7 FPB each case must only be compared with prototypes. Because we have one prototype for each class, the complexity order decreases to O(m) where m is the number of classes. Since always m << n, we conclude that from the complexity point of view FPB is very efficient and comparable to other prototypebased methods. However, in case based methods we have the process of the comparison of two cases. Its complexity depends on the number of attributes and the similarly measurement process. Here, we have a different approach to compare a case with fuzzy prototypes. This process includes the complexity of deriving membership degrees from membership functions. The complexity of this process depends to some extent on the implementation of membership functions. For example, in some way by means of indexing we can decrease the order of finding membership degrees to O(1). In this case the comparison with one prototype would only depend on the number of attributes, similar to casebased methods. Therefore the approach has a total complexity of a simple prototypebased method which is comparatively very efficient. Finally, in our proposed method we have the complexity of making prototypes, but this is only at the training step and does not effect the efficiency of classification Dependency ignorance On the fifth data set, Balancescale, our method did not work properly. If we consider on this data set, it has only four attributes for each case. The class label would be determined according to the comparison of a 1 a 2 and a 3 a 4 (a 1, a 2, a 3 and a 4 show the attributes). If these are equal, the case belongs to class 1. In the other two situations (greater or less than), the case belongs to class 2 or 3. So a strong dependency between attributes is observable which our method in its simple form is not able to deal with. However, aggregation operators like fuzzy integrals [8] can provide a better situation by handling the dependencies, but with more complexity. Defining membership functions also can be one critical source of wrong classifications in some kind of data sets. Since we give a possibility 1 to every observed attribute value, by analysis of the Balancescale data we see that our fuzzification method is not suitable for this data because the possibility distribution of one attribute completely depends on the value of other attributes. For example if we have a value for a 1 in class 1, then some values are impossible for a 2 because the above mentioned equation must hold. Thus we need a more sophisticated membership generation method which includes these kind of conditions and dependencies. Hence, in case of dependency between attributes we must be careful with defining membership functions or choosing aggregation operators. In fact, in machine learning methods for choosing a suitable approach, we always must know the characteristics of our data to some extent. 5 Conclusions In this paper, we investigated fuzzy and possibilistic reasoning methods, we tried to deal with the shortcomings of the lazy casebased methods and overcome the problem of low efficiency of knn and POSSIBL. We went toward making a fuzzy prototype for each class. For the classification of a new case the comparisons are done with fuzzy prototypes instead of with every case in our training set. This solution decreases the complexity of our classifier from O(number of cases), to O(number of classes). So, this method is from efficiency point of view, comparable with prototypebased methods which do a kind of simple averaging or weighted averaging on each class like the idea of Rocchio in text classification and kmeans and fuzzy cmeans in clustering. On the other hand the experimental results on the UCI repository show that the accuracy of our suggested method is comparable to that of casebased methods while they are usually in between the best methods in many applications of machine learning. In addition ac Proceedings of IPMU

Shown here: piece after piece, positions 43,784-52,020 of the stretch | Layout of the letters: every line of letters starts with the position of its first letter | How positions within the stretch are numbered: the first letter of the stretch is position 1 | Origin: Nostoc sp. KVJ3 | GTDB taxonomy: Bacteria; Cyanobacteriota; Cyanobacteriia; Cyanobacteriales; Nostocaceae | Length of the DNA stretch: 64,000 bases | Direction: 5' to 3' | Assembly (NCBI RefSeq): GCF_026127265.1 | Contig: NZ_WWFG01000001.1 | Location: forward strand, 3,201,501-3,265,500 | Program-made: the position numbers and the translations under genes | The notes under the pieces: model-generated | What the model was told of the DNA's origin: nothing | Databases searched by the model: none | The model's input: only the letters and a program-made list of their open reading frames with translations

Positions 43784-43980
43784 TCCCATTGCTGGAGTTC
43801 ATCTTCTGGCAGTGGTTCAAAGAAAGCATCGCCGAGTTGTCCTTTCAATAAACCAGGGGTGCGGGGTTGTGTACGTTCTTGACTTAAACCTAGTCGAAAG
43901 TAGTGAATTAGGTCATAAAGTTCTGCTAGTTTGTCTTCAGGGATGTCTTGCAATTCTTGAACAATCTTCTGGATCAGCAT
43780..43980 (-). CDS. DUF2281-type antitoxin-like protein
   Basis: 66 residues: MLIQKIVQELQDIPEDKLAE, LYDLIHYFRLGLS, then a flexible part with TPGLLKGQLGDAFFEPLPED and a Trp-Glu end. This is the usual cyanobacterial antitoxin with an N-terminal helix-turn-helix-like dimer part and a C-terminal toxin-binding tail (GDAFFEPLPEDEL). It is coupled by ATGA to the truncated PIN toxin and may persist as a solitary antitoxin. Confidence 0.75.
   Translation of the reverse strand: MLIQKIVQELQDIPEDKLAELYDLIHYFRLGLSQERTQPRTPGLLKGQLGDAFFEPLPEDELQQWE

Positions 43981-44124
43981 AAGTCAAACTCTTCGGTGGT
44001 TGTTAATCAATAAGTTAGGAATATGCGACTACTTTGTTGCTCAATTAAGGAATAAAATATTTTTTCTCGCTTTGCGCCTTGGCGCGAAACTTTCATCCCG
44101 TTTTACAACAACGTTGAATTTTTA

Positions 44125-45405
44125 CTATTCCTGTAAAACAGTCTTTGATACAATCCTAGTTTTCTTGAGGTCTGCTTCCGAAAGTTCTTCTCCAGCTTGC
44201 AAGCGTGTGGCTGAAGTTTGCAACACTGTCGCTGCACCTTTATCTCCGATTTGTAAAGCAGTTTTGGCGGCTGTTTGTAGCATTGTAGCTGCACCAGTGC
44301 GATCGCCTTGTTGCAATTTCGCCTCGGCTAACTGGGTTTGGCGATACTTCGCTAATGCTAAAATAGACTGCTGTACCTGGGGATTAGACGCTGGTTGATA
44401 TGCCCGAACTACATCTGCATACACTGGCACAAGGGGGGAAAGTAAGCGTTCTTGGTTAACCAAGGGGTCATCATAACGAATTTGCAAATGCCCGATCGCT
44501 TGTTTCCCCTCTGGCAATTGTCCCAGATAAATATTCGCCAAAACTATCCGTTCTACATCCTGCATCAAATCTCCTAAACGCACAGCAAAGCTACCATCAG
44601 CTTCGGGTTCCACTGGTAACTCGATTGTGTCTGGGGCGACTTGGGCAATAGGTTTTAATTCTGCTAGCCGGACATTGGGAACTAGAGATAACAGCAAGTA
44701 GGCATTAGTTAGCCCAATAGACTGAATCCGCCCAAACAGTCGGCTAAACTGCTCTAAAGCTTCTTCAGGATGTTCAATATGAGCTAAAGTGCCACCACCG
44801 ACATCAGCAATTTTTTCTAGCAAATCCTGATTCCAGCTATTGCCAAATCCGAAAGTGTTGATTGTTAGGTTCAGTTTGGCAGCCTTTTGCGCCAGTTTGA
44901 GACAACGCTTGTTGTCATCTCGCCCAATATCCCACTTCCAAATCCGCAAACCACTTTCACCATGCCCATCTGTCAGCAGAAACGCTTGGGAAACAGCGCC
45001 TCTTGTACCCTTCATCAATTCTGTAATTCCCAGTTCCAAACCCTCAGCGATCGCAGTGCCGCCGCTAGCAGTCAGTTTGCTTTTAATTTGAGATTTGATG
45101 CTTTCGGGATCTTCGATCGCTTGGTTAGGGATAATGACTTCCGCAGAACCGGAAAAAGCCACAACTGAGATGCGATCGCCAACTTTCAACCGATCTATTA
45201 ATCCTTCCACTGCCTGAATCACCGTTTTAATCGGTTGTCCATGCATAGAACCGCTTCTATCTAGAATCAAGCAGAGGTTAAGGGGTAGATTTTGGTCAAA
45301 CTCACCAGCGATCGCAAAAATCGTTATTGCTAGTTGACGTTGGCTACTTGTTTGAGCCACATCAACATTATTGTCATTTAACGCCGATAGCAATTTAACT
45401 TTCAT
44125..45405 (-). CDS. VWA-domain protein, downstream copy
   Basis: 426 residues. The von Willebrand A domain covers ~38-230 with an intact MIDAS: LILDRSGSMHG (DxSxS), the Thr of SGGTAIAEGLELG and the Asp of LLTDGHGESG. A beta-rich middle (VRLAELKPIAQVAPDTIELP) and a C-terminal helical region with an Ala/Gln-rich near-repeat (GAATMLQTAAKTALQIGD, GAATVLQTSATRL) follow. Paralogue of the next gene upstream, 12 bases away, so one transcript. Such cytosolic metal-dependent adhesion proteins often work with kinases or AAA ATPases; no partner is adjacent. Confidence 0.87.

8 curacy is usually very much better than using transformations from probability to possibilities. As our method neglects the dependency between attributes of the cases this will be our next research interest to include these dependencies when we define the membership functions or when we aggregate the membership degrees, by means of more sophisticated aggregation operators. However coming to fuzzy and possibilistic approaches would have more advantages while we are interested in measuring the reliability of our classifier and the uncertainty of final decisions. These are also our future research interests. Acknowledgements This research has been partially supported by Ilam university, Iran. References [1] C.Borgelt, R.Kruse. Graphical Models: Methods for Data Analysis and Mining.Wiley,2001. [2] F.Chang, C.C.Lin, C.J.Lu. Adaptive Prototype Learning Algorithms: Theoretical and Experimental Studies. In J. Machine Learning Research, vol 7,p , [3] B.De Baets, H.De Meyer, H.Naessens. A class of rational cardinalitybased similarity measures. In J. Comput. Appl. Math., vol 132, p 5169, [4] D.Dubois, E.Hüllermeier, H.Prade. Fuzzy setbased methods in instancebased reasoning. In IEEE Transactions on Fuzzy Syst., vol 10, no 3, p , [5] D.Dubois, H.Prade. Fundamentals of Fuzzy Sets. In Kluwer Academic Publishers, [6] D.Dubois, H.Prade, C.Testemale. Weighted fuzzy pattern matching. In Fuzzy Sets Syst.,vol 28, no 3, p , [7] G.Guo, D.Neagu. Fuzzy knnmodel Applied to Predictive Toxicology Data Mining. In Int.J.of Computational Intelligence and Applications vol 5, no 3, p , [8] M.Grabisch. Fuzzy Integral for Classification and Feature Extraction. In Fuzzy measures and integrals: Theory and applications, PhysicaVerlag, p , [9] F.Hoppner, F.Klawonn, P.Eklund. Learning indistinguishability from data. In Soft computing, vol 6, p 613, [10] E.Hüllermeier. Casebased Approximate Reasoning. Springer,2007. [11] E.Hüllermeier. Possibilistic instancebased learning. In Artificial Intelligence, vol 148, p , [12] E.Hüllermeier. Fuzzy methods in machine learning and data mining: Status and prospects. In Fuzzy Sets and Syst., vol 156, p , [13] J.M.Keller, R.Gray, J.A.J.R. Givens. A Fuzzy knearest Neighbor Algorithm. In IEEE Trans. syst. Man Cybernet vol 15(4), p , [14] R.Kruse, J.Gebhardt, F.Klawonn. Foundations of fuzzy Systems.John Wiley and Sons,New York, [15] S.Medasani, J.Kim, R.Krishnapuram. An overview of membership function generation techniques for pattern recognition. In Int.J.of Approximate Reasoning vol 19, p , [16] M.Sayed Mouchaweh, P.Billaudel. Variable ProbabilityPossibility Transformation for the Diagnosis by Pattern Recognition. Int.J.of Computational Intelligence: Theory and Practice, vol 1(1),p 925, [17] F.Sebastiani. Machine Learning in Automated Text Categorization. InACM Computing Surveys,vol 34, p 147, Proceedings of IPMU 08